Why is CBD oil preferred over pharmaceutical medication?

Traditional anti-psychotic and anxiety medications, such as selective serotonin reuptake inhibitors (SSRIs) (clozapine, diazepam, ipsapirone, etc.) have been proven to have negative side-effects which sometimes result in discontinued usage (Blessing et al., 2015). Common side-effects include problems with movement, weight gain, decreased pleasure, lack of motivation, and digestive troubles (Pedersen, 2015).

Studies have shown that CBD is as effective as pharmaceutical medications for treating anxiety, without the negative side-effects. CBD Hemp Oil does not affect cognition, it has good tolerability, and is safe for long-term use (Schier et al., 2012).

CBD Hemp Oil is developing an increased interest for its broad therapeutic properties and its potential as a treatment for anxiety-related conditions. With the downfalls and limitations of current pharmaceutical drugs for the treatment of anxiety, natural herbs taken in conjunction with CBD Hemp Oil are providing promising, effective alternatives.

 

What other natural supplements can help treat anxiety?

Here are five natural herbs that can help ease anxiety when taken in conjunction with CBD Hemp Oil.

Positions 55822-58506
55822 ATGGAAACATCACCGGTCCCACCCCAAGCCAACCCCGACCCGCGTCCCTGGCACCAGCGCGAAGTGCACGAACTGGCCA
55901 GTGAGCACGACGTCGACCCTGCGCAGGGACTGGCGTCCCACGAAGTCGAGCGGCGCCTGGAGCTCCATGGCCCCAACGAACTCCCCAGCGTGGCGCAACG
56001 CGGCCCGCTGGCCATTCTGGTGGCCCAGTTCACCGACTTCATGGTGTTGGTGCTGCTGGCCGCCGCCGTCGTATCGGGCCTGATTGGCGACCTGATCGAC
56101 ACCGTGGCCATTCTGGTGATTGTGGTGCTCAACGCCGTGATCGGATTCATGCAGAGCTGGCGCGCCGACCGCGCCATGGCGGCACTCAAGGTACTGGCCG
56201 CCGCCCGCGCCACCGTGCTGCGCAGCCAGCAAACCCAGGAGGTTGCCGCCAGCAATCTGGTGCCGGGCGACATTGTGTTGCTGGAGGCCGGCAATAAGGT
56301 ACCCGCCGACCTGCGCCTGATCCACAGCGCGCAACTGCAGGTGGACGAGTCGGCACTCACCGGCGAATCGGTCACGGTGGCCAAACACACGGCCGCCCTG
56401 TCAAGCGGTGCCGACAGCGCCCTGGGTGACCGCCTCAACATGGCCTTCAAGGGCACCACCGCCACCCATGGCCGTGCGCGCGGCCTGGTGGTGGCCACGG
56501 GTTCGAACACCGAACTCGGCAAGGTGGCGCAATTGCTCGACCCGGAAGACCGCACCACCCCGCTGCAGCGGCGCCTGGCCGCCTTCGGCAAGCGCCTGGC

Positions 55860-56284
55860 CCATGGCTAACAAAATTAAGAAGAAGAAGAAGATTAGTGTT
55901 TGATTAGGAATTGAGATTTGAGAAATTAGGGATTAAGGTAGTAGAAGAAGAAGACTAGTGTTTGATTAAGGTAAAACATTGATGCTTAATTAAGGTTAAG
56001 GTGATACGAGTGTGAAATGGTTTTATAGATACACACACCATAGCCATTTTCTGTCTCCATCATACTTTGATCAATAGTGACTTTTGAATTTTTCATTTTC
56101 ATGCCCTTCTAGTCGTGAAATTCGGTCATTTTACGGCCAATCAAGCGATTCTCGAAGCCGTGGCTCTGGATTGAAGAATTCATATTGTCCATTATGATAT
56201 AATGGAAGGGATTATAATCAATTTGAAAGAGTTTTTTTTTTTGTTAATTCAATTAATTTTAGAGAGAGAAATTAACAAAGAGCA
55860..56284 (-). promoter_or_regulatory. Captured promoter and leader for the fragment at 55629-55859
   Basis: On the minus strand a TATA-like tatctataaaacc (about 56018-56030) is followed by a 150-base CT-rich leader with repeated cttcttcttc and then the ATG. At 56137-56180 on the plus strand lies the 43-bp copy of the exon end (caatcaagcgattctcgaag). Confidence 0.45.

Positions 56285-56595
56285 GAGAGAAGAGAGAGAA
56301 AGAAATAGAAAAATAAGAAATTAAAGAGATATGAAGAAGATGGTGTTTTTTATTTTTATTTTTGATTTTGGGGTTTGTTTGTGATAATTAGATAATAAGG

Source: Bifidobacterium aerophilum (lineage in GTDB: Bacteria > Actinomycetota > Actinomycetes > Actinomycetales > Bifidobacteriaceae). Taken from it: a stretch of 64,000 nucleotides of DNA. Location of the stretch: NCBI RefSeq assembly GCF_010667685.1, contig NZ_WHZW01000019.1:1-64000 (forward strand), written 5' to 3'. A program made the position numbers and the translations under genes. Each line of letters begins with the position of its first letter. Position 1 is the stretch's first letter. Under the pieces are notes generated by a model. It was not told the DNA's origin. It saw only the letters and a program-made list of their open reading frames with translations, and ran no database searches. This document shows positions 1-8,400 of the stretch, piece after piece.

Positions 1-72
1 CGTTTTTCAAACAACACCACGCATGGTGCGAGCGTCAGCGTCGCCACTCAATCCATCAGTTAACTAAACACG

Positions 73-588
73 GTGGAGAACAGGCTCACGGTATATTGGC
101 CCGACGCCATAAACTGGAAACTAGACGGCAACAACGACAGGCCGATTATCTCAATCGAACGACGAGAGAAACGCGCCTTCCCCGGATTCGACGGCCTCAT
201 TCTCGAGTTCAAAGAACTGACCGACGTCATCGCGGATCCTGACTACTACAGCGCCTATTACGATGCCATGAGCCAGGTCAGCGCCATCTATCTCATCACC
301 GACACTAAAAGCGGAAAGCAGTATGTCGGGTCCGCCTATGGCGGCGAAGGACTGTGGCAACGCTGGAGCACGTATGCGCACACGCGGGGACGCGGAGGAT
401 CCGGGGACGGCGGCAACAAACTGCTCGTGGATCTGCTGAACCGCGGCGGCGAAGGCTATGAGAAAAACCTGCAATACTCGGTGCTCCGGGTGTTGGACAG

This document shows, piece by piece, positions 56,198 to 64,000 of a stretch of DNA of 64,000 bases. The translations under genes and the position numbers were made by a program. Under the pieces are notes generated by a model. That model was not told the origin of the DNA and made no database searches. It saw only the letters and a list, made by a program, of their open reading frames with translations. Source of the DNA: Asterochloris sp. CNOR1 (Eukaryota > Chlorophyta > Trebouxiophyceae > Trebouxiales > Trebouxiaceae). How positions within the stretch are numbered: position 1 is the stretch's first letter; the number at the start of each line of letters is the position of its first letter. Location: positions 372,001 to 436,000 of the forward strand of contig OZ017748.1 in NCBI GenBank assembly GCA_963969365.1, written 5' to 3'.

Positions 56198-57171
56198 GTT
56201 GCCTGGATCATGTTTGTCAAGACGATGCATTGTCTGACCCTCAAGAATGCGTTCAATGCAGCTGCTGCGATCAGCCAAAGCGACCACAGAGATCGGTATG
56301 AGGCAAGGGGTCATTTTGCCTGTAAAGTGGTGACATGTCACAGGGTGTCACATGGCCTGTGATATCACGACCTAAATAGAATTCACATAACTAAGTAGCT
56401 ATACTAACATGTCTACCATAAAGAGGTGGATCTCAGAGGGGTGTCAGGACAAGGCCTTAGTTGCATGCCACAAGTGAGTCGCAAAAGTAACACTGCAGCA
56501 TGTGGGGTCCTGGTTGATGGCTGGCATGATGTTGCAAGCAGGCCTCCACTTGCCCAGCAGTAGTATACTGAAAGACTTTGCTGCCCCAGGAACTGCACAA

• Chamomile is a popular herb, well-known for its anxiolytic and calming effects. It helps to ease an upset stomach due to stress, calm the nerves and promote relaxation. Chamomile flowers can be infused in tea for a medicinal tonic.

 

  • Passionflower helps to ease anxiety, insomnia, seizures, and hysteria. Scientists believe passionflower works by increasing levels of a chemical called GABA in the brain, which decreases the activity of some brain cells, promoting relaxation.

 

  • L-Theanine is a constituent found in black tea and can be purchased as a powder in concentrated form. L-Theanine helps reduce the physical reaction to stress and it has received attention for its anxiety-relieving effects. It helps     reduce heart rate related to stress and weakens the fight-or-flight response in stressful situations (Johnson, 2007).

 

  •  St. John’s Wort is one of the  most commonly used herbal medicines in the treatment of anxiety and  depressive disorders (Sarris & Kavanagh, 2009). St. John’s Wort has effects similar to an SSRI (selective serotonin reuptake     inhibitor), increasing the brain chemicals serotonin, dopamine, and norepinephrine which help improve mood (Ehrlich, 2014).

 

  •  Ashwagandha helps your body adapt to stress. It acts on lowering the stress hormone, cortisol, in the body, consequently allowing patients to feel less stressed, less anxious and more relaxed.